Church of St Mary Abbot Kensington
In early 1868, the Vicar of Kensington, Archdeacon Sinclair, commissioned Sir George Gilbert Scott to produce a sketch design of the new parish church of Kensington. Scott was probably the most famous and most sought after architect of his day. Scott's first estimate of the cost was for £35,000, though the final figure was closer to £50,000. The main building of the church was finished in early 1872 and consecrated on 14th May of that year. The spire and tower were not completed until seve and a half years later, a year after Scott's death. They cost a further £24,000. Much of the internal finishing and the addition of the cloister was carried out by his second son, John Oldrid Scott.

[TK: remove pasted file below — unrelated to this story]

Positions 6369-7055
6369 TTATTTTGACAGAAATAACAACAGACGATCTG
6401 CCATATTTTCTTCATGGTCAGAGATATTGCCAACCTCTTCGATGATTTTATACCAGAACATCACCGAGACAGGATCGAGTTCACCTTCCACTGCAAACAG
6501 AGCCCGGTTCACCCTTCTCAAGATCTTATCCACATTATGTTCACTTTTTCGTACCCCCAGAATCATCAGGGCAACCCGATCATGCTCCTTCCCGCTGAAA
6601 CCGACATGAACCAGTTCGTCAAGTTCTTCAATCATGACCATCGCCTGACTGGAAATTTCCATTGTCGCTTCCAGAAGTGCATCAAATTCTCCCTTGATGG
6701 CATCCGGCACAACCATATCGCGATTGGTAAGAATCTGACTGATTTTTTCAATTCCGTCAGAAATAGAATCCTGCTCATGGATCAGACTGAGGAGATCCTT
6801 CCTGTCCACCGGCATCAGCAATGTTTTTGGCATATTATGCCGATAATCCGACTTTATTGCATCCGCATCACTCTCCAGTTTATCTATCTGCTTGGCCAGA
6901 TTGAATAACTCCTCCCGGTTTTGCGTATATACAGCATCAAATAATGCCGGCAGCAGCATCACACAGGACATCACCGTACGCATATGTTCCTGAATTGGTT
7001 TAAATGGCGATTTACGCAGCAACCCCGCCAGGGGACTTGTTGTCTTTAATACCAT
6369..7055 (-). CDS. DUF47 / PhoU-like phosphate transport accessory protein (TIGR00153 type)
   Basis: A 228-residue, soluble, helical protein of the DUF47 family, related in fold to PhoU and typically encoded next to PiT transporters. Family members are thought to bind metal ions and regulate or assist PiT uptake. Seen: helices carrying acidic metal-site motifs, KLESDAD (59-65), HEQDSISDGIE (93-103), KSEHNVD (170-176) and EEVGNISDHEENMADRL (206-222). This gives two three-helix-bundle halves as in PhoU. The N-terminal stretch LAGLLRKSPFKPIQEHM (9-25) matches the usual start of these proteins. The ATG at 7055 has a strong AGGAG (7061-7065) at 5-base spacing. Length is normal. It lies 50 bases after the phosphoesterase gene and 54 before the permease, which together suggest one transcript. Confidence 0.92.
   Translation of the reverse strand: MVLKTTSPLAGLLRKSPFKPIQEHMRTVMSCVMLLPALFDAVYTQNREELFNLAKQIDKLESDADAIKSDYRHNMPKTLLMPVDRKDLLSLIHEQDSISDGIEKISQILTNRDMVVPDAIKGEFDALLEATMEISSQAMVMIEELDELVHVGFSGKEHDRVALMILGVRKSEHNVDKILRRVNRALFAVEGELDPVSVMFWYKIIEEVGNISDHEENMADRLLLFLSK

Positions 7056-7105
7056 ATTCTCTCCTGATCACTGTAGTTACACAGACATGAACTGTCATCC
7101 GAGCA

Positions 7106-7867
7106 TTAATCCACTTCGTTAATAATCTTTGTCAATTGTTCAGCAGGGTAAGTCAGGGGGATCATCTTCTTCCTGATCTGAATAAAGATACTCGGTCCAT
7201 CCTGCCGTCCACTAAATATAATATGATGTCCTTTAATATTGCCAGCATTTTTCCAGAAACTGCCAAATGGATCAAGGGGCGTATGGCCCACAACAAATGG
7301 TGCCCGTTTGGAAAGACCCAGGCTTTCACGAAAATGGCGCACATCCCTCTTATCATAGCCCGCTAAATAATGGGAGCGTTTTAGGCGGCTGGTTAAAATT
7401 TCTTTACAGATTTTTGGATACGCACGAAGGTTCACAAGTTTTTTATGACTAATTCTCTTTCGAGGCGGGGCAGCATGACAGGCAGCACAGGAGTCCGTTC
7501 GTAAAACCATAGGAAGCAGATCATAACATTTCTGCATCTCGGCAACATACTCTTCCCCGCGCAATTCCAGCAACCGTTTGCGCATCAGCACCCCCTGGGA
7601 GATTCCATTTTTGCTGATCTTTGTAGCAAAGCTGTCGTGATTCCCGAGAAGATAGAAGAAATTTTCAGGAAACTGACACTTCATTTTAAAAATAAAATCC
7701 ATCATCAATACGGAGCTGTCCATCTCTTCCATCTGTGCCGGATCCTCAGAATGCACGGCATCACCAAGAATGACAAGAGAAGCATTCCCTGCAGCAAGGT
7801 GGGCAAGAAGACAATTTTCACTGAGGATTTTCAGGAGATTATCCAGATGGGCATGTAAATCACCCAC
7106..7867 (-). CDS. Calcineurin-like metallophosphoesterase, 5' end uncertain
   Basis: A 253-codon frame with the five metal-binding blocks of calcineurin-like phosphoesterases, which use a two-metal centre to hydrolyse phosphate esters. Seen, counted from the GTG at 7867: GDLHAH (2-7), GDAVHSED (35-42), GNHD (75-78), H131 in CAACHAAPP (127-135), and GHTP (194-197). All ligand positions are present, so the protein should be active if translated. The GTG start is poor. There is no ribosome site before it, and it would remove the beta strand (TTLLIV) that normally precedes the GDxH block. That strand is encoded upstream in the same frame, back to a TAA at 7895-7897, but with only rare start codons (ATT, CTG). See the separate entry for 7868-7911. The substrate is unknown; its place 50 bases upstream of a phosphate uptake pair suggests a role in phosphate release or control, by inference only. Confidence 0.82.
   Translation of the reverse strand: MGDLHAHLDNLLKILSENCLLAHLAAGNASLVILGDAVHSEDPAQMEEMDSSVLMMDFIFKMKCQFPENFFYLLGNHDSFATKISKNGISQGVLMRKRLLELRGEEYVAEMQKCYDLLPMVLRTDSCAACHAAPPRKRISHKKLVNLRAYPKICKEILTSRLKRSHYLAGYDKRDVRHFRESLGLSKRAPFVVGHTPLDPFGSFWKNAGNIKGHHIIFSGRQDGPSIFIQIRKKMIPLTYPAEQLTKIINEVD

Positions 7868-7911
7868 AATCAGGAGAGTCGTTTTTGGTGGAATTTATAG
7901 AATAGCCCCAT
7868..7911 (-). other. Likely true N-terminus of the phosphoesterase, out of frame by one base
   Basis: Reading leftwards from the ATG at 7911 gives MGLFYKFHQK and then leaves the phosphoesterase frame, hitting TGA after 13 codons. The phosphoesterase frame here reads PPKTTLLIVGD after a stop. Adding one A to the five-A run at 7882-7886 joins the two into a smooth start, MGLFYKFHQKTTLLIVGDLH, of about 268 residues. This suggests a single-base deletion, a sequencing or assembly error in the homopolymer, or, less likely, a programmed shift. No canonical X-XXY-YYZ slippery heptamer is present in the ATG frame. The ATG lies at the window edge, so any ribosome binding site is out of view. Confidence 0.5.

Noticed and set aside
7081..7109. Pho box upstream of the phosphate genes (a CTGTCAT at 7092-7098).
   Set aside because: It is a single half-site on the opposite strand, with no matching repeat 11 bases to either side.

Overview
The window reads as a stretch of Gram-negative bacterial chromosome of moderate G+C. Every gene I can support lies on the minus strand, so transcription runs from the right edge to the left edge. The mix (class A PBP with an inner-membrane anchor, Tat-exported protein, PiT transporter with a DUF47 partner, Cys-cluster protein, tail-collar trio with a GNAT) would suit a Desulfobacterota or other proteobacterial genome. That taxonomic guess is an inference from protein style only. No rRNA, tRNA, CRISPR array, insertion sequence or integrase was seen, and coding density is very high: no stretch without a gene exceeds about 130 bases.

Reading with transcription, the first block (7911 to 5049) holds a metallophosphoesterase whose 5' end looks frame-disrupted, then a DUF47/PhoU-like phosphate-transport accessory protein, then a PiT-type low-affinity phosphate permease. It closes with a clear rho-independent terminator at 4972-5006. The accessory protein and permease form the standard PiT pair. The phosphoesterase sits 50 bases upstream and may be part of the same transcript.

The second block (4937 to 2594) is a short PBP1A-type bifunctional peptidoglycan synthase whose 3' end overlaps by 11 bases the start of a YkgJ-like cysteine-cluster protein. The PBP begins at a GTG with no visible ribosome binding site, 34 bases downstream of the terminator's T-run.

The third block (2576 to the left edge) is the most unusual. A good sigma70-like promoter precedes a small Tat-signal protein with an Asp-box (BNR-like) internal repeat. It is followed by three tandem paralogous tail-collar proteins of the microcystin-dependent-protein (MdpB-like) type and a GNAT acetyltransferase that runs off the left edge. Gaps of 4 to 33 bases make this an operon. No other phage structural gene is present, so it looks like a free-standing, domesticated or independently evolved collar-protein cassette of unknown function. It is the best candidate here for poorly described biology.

St Mary Abbots, his last but one major church, represents Scott's work at its best. Broadly based on early Decorated style, sometimes known as Geometric, it is characterised by a relatively plain interior in the main body of the church which serves to focus attention on the more elaborate chancel, altar and reredos. The exterior elements are excellently grouped and balanced, one of Scott's great architectural skills. With the exception of the spire, exterior elaboration is eschewed. Instead, there is an effect of great strength and confidence, speaking silent volumes about Victorian society and its religion. Given his constant involvement with church and cathedral restoration, it is inevitable that there are echoes of other older buildings, demonstrated by the two most dramatic exterior features. The West front, with its tall window and excellent carved tympanum, is loosely based on Dunblane Cathedral, whilst the 278 feet high spire is clearly influenced by that of St Mary Redcliffe, Bristol. Of Scott's other original churches, All Souls', Haley Hill, Halifax (1855-59) and his final building, St Mary's Cathedral, Edinburgh (1874-79) are most similar to St Mary Abbots.